Contributing

Source code

Pontoon source code is available on GitHub.

Issues

Our work is tracked in GitHub.

Report a new issue.

Docker

While the front-end (JavaScript) build and tests use the host environment for development, the back-end systems (Python/Django, databases, etc.) run in Docker containers. For production use, also the front-end is built in a container. Thus Pontoon requires fewer things to get started and you’re guaranteed to have the same server setup as everyone else.

If you’re not familiar with Docker and docker-compose, it’s worth reading up on.

JavaScript setup

For working on the front-end, you need at least Node.js 14 and npm 7 (installation instructions). Parts of the front-end use npm workspaces, which are not supported by earlier npm versions.

Database

By default, you will have default data loaded for only the Pontoon Intro project. If you have a database dump, you can load it into your PostgreSQL database.

Make sure you backup your existing database first:

$ make dumpdb

And then load the dump:

$ make loaddb DB_DUMP_FILE=path/to/my/dump

Note that your database container needs to be running while you do that. You can start just the postgresql container by running:

$ docker-compose run postgresql -d

Interactive shell

If you need to run specific commands, that are not covered by our Makefile, you can start an interactive shell inside a Pontoon container:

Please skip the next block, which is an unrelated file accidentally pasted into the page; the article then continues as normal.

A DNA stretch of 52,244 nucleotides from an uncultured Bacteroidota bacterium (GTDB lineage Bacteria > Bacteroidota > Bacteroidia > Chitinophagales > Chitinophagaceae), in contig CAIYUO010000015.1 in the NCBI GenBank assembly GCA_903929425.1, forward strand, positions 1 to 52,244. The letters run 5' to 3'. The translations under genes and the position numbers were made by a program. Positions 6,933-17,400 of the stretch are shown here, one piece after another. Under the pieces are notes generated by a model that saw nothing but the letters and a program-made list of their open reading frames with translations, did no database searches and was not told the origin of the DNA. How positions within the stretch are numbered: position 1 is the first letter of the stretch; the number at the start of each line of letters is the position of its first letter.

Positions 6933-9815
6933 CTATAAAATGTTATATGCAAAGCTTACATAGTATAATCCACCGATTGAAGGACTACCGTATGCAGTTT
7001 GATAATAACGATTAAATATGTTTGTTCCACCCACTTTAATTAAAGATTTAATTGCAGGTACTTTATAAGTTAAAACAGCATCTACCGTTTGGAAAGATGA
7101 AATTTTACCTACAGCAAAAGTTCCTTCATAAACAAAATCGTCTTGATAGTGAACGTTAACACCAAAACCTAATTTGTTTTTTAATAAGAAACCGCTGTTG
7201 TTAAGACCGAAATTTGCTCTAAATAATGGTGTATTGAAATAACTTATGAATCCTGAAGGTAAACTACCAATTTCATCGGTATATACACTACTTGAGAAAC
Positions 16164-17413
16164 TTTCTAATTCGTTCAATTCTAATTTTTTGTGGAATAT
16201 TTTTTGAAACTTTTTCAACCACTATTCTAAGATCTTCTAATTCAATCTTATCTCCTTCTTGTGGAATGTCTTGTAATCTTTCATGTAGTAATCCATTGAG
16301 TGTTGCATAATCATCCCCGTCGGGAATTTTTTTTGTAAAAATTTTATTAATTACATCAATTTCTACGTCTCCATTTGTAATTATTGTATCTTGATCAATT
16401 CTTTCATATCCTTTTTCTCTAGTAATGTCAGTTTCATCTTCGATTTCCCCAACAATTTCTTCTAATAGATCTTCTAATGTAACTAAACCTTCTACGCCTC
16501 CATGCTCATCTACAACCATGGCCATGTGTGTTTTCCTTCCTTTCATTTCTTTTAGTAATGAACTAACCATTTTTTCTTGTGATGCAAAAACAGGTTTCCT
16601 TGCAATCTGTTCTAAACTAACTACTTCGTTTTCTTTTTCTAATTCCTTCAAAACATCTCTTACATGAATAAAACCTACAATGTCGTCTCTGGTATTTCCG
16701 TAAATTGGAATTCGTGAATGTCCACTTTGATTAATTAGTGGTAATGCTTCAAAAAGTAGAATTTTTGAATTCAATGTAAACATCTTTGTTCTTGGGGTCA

$ make shell

Browser Support

The list of browsers supported by Pontoon is defined in the “browserslist” entry of the root package.json, and contains by default:

Firefox >= 78
Chrome >= 80
Edge >= 91
Safari >= 13.1

Code style

We use code formatters so that we do not have to fight over code style. You are free to write code however you like, because in the end the formatter is the one that will format it. We thus don’t need to pay attention to style during code reviews, and are free from those never-ending code style discussions.

To format the Python and the JavaScript code at once you can use:

$ make format

Code formatting is explained in more detail in the following sections.

To run the required linters on the Python and the Javascript code at once you can use:

$ make lint

Python code conventions

Our Python code is automatically formatted using ruff. We enforce that in our Continuous Integration, so you will need to run ruff on your code before sending it for review.

You can run ruff locally either as an add-on in your code editor, or as a git pre-hook commit. Alternatively, you can format your code using:

$ make ruff

In the rare case when you cannot fix an error, use # noqa to make the linter ignore that error (see documentation). Note that in most cases, it is better to fix the issues than ignoring them.

Javascript code conventions